Tags: , , , ,

14 responses to “Adoption on TV again…

  1. eagoodlife

    March 19, 2014 at 11:04 pm

    My belief is that the birth is the time for mother and baby, not for viewers, spectators or future adopters. Special as it might be for adopters the mother and baby should come first at the beginning of their story.


    • TAO

      March 20, 2014 at 1:00 pm

      Von, you know I agree with you, but I can also see why there could be exceptions, as long as it is fully the mother opting for that without any agency SW priming the decision and full respect is given to the needs of the little one to first have time with the mother. I do think the duty of caution to fully protect the mother must always be the go to default standard with no coaching of what is the norm.


    • Carlee

      March 31, 2014 at 12:41 am

      Ugh. I too loathe the term. A woman with child is simply a pregnant lady.


  2. Dannie

    March 19, 2014 at 11:53 pm

    The show is also a favorite of my husband and I. Was wondering if you were going to write about it. And while the storyline made Palmer look very cheesy and naïve about it all, I like the end where he was sad but understanding about why the mom decided to parent and didn’t vilify.

    Other than that I also kind of cringe with adoption storylines on TV


    • TAO

      March 20, 2014 at 1:02 pm

      Agree Dannie, there was no vilification at the end…what struck me so hard was the lack of humanity by using the term “the Birthmother” in the different episodes, it dehumanized her.


      • Dannie

        March 20, 2014 at 2:50 pm

        Yeah that was a bit uncomfortable. ‘Our Birthmother’ yeah cringe every time


  3. Tiffany

    March 20, 2014 at 4:26 pm

    We were at the hospital for our daughter’s birth, but at the invitation of the parents. Looking back, it is one of my regrets. I wish we had held back. I would like a do-over of my daughter’s adoption to fix a few things that I didn’t have time to really think about at the time, and being at the hospital is one of them. At the same time, there were circumstances that made me glad we were there for them. I was initially invited by my daughter’s mom to be in the room when she gave birth, and I told her that I was quite sure she would change her mind as that’s such a private moment, so I would hold off unless she asked me to come in and support her if she needed. She did not ask me, and I think that me telling her it was ok to not have me there made her feel that it wasn’t an expectation she had to fulfill. We also told them to take all the time they needed before asking us to come in to meet her, and then we stayed only very briefly to get her a “real” dinner (yuck to that hospital junk after not eating for hours and hours!) before leaving and letting her have her night with her daughter.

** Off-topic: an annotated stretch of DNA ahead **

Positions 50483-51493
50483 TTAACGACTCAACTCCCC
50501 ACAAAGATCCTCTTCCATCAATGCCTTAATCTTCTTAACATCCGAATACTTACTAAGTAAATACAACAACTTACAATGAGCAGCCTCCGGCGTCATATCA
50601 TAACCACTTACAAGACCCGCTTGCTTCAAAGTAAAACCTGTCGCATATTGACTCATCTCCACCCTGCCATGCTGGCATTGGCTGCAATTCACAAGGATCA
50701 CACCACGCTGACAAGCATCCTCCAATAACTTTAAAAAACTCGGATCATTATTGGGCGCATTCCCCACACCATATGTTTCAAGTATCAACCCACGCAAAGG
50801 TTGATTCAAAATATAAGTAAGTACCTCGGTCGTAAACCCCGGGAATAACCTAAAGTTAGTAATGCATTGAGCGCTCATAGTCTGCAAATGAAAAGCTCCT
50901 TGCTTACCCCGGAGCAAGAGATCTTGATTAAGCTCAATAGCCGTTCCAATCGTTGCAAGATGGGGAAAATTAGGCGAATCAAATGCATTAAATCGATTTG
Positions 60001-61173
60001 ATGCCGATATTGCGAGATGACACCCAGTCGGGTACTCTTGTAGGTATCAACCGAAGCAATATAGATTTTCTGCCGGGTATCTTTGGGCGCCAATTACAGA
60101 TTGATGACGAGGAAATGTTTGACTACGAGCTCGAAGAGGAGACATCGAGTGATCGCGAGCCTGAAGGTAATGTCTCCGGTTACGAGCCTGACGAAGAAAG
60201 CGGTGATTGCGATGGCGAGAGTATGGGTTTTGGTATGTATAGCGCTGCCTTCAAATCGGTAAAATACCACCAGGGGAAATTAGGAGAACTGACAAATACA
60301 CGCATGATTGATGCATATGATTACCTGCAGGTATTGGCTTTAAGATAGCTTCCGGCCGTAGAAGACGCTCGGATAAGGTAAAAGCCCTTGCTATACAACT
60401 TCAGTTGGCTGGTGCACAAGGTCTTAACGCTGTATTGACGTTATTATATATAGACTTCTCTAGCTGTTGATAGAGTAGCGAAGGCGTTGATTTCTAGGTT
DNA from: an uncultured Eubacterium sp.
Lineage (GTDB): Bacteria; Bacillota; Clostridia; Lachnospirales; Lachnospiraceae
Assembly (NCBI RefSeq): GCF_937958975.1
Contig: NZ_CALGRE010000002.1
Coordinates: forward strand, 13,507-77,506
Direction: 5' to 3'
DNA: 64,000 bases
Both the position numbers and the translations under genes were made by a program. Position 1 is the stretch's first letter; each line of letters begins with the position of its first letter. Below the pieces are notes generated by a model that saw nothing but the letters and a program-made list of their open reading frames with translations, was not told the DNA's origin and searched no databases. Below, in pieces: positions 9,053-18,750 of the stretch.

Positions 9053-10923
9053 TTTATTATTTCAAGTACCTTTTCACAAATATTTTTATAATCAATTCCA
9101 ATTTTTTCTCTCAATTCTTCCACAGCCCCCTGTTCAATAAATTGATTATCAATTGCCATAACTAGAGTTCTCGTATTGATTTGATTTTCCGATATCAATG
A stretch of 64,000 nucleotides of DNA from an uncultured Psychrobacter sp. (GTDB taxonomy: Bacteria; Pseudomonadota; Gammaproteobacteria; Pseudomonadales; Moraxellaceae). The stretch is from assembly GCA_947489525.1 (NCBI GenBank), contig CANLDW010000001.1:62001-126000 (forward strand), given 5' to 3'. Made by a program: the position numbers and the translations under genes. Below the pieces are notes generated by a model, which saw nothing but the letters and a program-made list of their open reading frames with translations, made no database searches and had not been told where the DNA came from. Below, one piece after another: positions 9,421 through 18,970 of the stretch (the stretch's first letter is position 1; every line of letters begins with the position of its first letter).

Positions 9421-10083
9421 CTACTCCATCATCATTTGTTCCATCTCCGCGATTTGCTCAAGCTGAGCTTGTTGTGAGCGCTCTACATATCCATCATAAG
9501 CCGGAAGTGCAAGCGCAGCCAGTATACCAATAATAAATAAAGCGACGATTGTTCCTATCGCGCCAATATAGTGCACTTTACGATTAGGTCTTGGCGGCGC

I think it’s a complicated situation. We had an agency conducting the paperwork, but we did not meet through an agency but through a mutual friend. The agency involvement was pretty minimal, so I know there was no coercion or influence on that front as they had not had any interaction yet besides a short phone call to state they were having us adopt their child and wanted to use the agency (We offered the options of an agency or individual lawyers, and they chose agency).

    I don’t like pre-birth matching for some reasons, but I do like it for others. I firmly believe the parents should be choosing the prospective adoptive parents and get a chance to know them and feel comfortable with their decision. However, this can cause complications in ensuring the parents are making the choice because they want to and not because they now feel they owe the baby to the prospective adoptive parents. It’s all really, really complicated, and agencies do not help the matter any. There should be boundaries in place enforced by the agency/lawyer, but if this was done, it might cause more adoptions to not go through, and that’s not what the agency/lawyer wants, so…. it will all continue.